Saturday, August 16, 2008

The proposed tax increase McCain doesn’t want to talk about

Steve Benen, The Carpetbagger Report: John McCain’s pandering on taxes has been one of the more embarrassing aspects of his campaign, as evidenced by his appearance at the Aspen Institute, when he admitted that he’d been pushed into a corner on Social Security and taxes, saying, “I have to be against tax increases, as you know.”
But for all the talk about McCain’s recklessness on tax policy, there’s a little secret that goes by largely unmentioned: the presumptive Republican nominee is actually proposing a tax hike on those who get employer-based healthcare coverage.
In their Wall Street Journal piece yesterday, Jason Furman and Austan Goolsbee, economic policy advisors for Obama, highlighted the policy detail McCain prefers to downplay.
…Sen. McCain’s plan does include one new proposal that would result in higher taxes on the middle class. As even Sen. McCain’s advisers have acknowledged, his health-care plan would impose a $3.6 trillion tax increase over 10 years on workers.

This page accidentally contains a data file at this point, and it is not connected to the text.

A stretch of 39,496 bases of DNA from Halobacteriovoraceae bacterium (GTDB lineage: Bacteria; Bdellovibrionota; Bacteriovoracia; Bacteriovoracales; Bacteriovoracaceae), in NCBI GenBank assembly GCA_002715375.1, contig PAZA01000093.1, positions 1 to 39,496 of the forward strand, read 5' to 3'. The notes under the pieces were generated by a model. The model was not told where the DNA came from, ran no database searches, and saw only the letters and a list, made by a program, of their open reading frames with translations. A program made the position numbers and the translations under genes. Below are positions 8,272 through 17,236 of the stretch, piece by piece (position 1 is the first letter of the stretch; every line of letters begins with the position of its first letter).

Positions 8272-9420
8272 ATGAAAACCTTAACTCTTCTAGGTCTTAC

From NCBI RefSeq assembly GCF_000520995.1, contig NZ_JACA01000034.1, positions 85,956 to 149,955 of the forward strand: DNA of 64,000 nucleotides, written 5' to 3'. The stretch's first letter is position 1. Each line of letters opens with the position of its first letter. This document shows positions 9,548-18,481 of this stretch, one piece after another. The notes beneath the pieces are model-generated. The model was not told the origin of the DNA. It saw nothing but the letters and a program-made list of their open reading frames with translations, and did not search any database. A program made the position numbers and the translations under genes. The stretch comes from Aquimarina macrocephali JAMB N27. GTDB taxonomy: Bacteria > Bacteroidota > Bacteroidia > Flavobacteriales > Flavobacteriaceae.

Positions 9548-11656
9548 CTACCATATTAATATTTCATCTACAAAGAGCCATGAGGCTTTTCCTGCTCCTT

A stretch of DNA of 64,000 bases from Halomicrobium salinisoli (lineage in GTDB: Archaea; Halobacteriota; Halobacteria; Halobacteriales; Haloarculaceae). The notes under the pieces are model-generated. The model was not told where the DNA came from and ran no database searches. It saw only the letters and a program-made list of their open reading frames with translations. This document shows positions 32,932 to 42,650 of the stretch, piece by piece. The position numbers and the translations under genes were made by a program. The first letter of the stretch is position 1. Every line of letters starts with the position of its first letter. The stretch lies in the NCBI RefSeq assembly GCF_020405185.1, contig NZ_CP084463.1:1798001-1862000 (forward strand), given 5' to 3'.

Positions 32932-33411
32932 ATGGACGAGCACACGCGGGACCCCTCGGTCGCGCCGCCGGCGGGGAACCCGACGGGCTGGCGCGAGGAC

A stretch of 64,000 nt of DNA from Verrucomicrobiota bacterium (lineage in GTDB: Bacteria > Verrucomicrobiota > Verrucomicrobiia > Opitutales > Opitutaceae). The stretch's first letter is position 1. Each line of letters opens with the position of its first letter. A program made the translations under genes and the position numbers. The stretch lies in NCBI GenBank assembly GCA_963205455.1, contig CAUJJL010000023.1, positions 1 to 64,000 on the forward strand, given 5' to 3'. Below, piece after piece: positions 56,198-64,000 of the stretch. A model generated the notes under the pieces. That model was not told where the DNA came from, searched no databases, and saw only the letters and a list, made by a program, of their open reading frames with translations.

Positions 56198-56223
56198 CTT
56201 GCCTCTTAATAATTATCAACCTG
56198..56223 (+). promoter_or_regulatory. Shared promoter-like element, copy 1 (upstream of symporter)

Sen. McCain’s plan will count the health care you get from your employer as if it were taxable cash income. Even after accounting for Sen. McCain’s proposed health-care tax credits, this plan would eventually leave tens of millions of middle-class families paying higher taxes. In addition, as the Congressional Budget Office has shown, this kind of plan would push people into higher tax brackets and increase the taxes people pay as their compensation rises, raising marginal tax rates by even more than if we let the entire Bush tax-cut plan expire tomorrow.
Got that? McCain’s hollow healthcare plan is bad enough, but the fine print includes a possible tax increase on tens of millions of people in the middle class.
What’s the McCain campaign’s response to this? It’s simple: just redefine “tax increase.”

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